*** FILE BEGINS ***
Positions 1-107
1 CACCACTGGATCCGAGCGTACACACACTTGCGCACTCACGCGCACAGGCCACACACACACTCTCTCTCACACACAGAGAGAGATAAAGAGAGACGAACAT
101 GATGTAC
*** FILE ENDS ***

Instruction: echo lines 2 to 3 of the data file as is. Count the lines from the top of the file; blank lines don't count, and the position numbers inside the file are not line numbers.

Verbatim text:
1 CACCACTGGATCCGAGCGTACACACACTTGCGCACTCACGCGCACAGGCCACACACACACTCTCTCTCACACACAGAGAGAGATAAAGAGAGACGAACAT
101 GATGTAC